Brevard Fire Department: Incubator for North Carolina Firefighting Leadership
By Steven A. Hill, 2022
The Brevard Fire Department started in 1898 with its main piece of equipment being a “pushcart,” which was upgraded to a Ford truck and in 1925 a large American-LaFrance fire truck. From 1898 to 1969, Brevard’s fire department had six chiefs: Lyon Hume, Chief of Police Sorrells, C. M. Doyle, James S. Bromfield, John Smith, and Daniel S. Merrill. Brevard’s original firehouse, used from 1926 to 1938, was the epicenter of significant local and regional historical developments, especially its firefighting history. But the structure’s importance rests not only in the edifice but also with its leaders who were central to the twentieth-century history of Brevard and the County of Transylvania, serving as a developmental incubator for firefighting leadership that benefitted Brevard and all of western North Carolina. Constructed in 1926, the original fire department building in 2022 houses the Canto 34 Coffee Lounge, located on West Main Street.
The 1926 City Hall-Fire Department Building represented the first municipal building that Brevard dedicated for their designated purposes. From 1939 to 2003, the building operated as K&M Automotive, as well as a Chrysler Automobile dealership and automotive repair shop for city vehicles. The 1926 City Hall-Fire Department Building sits in Brevard’s Main Street Historic District. At the conclusion of the building’s municipal use, the K&M (Kilpatrick and Merrill) Auto Company took over the premises. Robert Kilpatrick, Don Kilpatrick, and Dan Merrill owned and ran the shop which also served as a Chrysler automobile dealership and auto maintenance and repair shop for city-operated vehicles. R.P. Kilpatrick’s son, Don, led the K&M Auto Company with Dan Merrill, all of whom were volunteer firefighters. Merrill would later become chief. The building’s automotive-centered existence ended in 2003.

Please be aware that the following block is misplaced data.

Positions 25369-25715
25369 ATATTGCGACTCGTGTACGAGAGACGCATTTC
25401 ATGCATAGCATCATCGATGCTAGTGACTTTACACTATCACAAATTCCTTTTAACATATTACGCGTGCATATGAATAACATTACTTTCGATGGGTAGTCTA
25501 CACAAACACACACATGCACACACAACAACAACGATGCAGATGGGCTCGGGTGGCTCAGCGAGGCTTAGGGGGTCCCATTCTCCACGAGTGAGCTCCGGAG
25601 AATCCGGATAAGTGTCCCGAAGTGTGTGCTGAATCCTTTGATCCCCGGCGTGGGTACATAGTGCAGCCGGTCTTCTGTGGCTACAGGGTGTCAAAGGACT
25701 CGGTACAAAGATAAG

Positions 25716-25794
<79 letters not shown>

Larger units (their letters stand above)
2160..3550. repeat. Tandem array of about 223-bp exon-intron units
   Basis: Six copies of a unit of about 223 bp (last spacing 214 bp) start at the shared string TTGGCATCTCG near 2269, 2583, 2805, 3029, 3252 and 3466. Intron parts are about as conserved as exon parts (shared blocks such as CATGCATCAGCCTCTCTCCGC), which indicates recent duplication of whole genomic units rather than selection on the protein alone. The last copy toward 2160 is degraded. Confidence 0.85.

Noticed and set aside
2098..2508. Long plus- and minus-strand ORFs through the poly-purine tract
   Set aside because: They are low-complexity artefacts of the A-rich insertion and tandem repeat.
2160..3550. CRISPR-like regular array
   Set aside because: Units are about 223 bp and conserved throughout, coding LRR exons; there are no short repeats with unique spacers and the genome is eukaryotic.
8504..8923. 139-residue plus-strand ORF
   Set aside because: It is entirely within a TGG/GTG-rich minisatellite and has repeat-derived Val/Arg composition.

Transylvania County was formed in 1861 from land taken from Henderson and Jackson Counties. The town of Brevard, the county’s capital seat incorporated in 1868, was named in honor of the Brevard family, early settlers of the area. Because of its location in the mountains of western North Carolina, Transylvania County affords beautiful vistas of nature attracting travelers, visitors, and vacationers; the county has long been known as a “vacation land” and Brevard a “beautiful resort town.” The advancements of the late-nineteenth and early twentieth-century communication and transportation benefitted Brevard as a vacation destination, increasing its population and number of hotels and homes, alongside commensurate increases in local government apparatus to efficiently meet municipal needs, as demonstrated with the start of Brevard’s fire department in 1898.
Between 1917-1941, the United States experienced World War One, the Great Depression, and the start of World War Two, all of which initiated seemingly paradoxical trends of economic growth, decline, and resurrection. North Carolina during most of the twentieth century remained a largely rural state but towns such as Brevard grew rapidly. In 1900, the state’s population was 1.8 million with less than ten percent residing in urban areas. By 1940, the overall population nearly doubled to 3.5 million, with about 975,000 living in urban situations. North Carolina incrementally developed pockets of urban development in small cities and towns such as Brevard whose population increased steadily: in 1910, Brevard was a small “country town of about 1200 people; in 1932, the county seat’s population nearly doubled to 2339; then doubling in 1967 to 6000 residents; as of 2021, Brevard’s population numbered 7755.